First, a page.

We call God our Father for one reason and one reason only: because our Lord Jesus Christ taught us to. Because He made us children of God. Everyone else in the world, even other theists, think that’s absurd, or worse:  “…the Jews sought all the more to kill Him, because He not only broke the Sabbath, but also said that God was His Father, making Himself equal with God. “John 5:18 Blasphemy!


Does that title mean God is male? Certainly not. God is beyond all that, neither male nor female nor anything else describable in human terms. So why do we call Him “him” instead of “her”? or even “it” as a misguided few have suggested! Because that’s what Jesus taught us. We call Him Father instead of “mother”, because that’s what Jesus taught us. He’s the Lord. He’s in charge here. He knows what He’s talking about. That’s all we can say.

What does it mean to call Him “Father”? Well, what are good fathers like? First, having played both roles myself, I’d like to say that good fathers are not like grandfathers! Most grandfathers love to spoil the grandkids – “Alright, one more piece of candy…”

Good fathers are not like that, except on special occasions. Fathers guide their children in the right ways, and to that end they also provide discipline – “Sorry, no more candy. No more cavities.”

Good fathers care about their kids, and provide for their sustenance, what they need so they can grow up to be responsible adults. Good fathers are close to their children, spend time with them – more so than now in the First Century world, when most fathers worked out of their homes or nearby, so that they saw their children often. (The Pandemic has had one good effect: many fathers have worked at home, near their children. My hours as pastor were flexible, so I got to see a lot of my children as they were growing up, and I count it one of the greatest privileges of my life.)

above: TBOMSW (Creative Commons License)

However, though a good father is close to his children, physically and emotionally, yet in another he way must be distant: He is in charge; he is not their “buddy”. A good father is willing to lay down his life for his children, if need be. To sum up, good fathers genuinely love their children.

What is God the Father like? Just like that, but infinitely magnified.

He is the God we described above, “the blessed and only Ruler, the King of kings and Lord of lords,who alone has immortality, dwelling in unapproachable light, whom no man has seen or can see, to whom be honor and everlasting power. Amen.” 1 Timothy 6:15-16

Just before His crucifixion, “Philip said to Him, ‘Lord, show us the Father, and it is sufficient for us.’ Jesus said to him ‘Have I been with you so long, and yet you have not known Me, Philip? He who has seen Me has seen the Father; so how can you say, Show us the Father?'” John 14:8-9 Jesus had walked the roads with them, eaten with them, shared so much of His life with them, but yet He was always their Lord. God the Father is like Jesus. Jesus is like His Father. He is the pure image of His Father.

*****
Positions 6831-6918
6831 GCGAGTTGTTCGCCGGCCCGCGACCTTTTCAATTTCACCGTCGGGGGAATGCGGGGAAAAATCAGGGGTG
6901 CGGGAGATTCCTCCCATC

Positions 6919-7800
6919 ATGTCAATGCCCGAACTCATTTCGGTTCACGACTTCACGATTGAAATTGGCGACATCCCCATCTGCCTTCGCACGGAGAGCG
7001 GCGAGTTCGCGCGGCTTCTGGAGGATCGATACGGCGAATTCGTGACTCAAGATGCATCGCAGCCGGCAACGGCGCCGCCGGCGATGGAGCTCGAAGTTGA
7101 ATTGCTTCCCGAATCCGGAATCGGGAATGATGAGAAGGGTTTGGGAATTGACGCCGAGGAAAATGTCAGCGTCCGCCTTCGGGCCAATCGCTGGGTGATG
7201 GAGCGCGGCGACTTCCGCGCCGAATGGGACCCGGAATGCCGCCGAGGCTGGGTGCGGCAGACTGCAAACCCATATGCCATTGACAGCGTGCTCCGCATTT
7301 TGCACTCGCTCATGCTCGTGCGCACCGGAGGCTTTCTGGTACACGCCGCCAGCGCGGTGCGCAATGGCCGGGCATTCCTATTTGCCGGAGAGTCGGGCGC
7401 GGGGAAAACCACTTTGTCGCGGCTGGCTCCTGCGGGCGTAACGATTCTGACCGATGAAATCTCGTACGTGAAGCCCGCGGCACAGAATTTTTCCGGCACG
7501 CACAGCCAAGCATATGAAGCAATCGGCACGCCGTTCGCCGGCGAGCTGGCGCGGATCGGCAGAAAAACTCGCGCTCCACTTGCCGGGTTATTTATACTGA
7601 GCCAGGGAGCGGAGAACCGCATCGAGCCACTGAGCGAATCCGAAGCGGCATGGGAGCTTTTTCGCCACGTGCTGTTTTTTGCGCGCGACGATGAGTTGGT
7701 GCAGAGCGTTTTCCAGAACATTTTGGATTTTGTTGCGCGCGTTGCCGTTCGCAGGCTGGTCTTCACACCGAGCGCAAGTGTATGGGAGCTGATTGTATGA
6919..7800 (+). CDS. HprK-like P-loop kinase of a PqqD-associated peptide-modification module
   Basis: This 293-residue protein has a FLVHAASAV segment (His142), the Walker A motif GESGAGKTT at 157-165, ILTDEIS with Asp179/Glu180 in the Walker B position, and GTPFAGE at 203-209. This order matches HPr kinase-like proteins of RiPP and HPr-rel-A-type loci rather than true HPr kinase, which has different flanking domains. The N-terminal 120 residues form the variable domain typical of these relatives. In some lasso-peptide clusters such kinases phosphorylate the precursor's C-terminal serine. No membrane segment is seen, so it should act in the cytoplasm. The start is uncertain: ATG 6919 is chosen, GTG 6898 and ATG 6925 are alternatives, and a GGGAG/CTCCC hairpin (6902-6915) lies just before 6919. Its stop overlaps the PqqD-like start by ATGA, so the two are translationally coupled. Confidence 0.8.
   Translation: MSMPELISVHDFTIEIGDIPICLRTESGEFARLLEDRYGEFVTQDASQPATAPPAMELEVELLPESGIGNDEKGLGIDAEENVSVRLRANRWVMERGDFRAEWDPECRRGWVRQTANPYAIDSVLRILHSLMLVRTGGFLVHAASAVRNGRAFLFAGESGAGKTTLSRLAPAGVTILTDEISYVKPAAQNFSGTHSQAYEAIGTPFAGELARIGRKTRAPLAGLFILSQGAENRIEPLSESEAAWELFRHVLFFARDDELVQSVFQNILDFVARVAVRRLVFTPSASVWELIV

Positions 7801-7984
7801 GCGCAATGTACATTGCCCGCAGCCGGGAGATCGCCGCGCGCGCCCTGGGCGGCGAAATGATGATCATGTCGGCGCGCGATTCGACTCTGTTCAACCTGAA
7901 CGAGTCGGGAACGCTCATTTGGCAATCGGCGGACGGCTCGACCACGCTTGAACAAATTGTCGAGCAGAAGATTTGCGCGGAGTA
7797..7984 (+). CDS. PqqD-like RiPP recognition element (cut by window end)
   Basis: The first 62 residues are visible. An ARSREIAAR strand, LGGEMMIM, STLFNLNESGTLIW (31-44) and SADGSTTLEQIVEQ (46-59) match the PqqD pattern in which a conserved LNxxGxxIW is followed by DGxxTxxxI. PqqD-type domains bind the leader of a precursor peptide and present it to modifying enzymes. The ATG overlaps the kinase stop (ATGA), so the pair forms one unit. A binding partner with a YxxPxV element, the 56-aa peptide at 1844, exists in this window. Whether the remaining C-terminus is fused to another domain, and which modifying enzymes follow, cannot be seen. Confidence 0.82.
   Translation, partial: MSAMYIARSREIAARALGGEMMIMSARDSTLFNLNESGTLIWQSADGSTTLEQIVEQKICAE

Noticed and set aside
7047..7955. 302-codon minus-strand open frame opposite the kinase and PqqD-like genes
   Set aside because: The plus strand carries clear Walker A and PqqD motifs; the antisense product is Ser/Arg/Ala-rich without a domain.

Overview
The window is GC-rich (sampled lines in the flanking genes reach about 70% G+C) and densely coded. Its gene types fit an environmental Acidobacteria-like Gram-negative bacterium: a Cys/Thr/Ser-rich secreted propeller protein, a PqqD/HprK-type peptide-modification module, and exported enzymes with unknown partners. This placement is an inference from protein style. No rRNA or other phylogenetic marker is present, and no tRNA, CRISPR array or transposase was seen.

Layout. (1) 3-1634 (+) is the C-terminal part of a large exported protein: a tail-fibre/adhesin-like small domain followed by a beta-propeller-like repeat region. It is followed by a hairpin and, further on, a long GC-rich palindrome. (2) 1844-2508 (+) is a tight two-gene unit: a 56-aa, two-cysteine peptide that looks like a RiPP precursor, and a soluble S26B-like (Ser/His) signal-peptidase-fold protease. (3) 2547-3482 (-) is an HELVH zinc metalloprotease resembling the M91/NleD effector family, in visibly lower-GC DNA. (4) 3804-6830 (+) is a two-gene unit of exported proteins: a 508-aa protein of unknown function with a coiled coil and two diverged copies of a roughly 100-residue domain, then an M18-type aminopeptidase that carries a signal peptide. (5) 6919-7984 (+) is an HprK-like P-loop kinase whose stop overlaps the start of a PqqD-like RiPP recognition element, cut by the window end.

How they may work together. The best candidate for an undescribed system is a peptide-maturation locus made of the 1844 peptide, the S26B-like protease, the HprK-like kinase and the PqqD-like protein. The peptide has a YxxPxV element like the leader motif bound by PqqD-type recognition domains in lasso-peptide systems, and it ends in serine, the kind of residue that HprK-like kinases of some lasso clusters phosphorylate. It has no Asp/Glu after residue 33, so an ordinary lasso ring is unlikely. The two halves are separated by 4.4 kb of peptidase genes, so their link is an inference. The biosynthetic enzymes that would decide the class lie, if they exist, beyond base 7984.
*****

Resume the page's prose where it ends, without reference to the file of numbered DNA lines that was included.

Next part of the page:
And He was now about to show the most important thing about His Father. Now He will die for them. “Greater love has no man than that He should give up his life for His friends”. John 15:13 .That’s what God the Father is like.

by permission of Saint Isaac’s Skete at Skete.com

When it seems as if God doesn’t love us, as if He is not paying attention, as if He is absent – and even Jesus felt that way: “My God, my God, why have You forsaken me? – we look to Jesus Christ, hang onto Him, and trust through it all that Our Father is like that. As John would later put it so simply, “God is love”.  I John 4 

That is Our Father to whom we pray.

So… In this first Post, we’ve covered the first two words! I’ll try to move it along next time. Promise.


I promised to provide some sources, in case you want to dig deeper than I can take you in these few Posts:

1  There is an excellent series on the meaning of the Lord’s Prayer by Father Lawrence Farley. You can hear his short podcasts on the subject on Ancient Faith Radio, of which the first is: https://www.ancientfaith.com/podcasts/nootherfoundation/lords_prayer_introduction     You can read the same material on the OCA website: https://www.oca.org/reflections/fr.-lawrence-farley/the-lords-prayer-introduction

2  Wikipedia provides more scholarly analysis of the Lord’s Prayer. It’s written from a Western (chiefly Protestant) perspective, but I think it’s solid. As you know, much on Wikipedia is provided anonymously, so we do have to be cautious. If you find any questionable material here, please let me know.

3  Here’s an OrthodoxWiki article: https://orthodoxwiki.org/Lord%27s_Prayer

Next Two Weeks: We continue the Our Father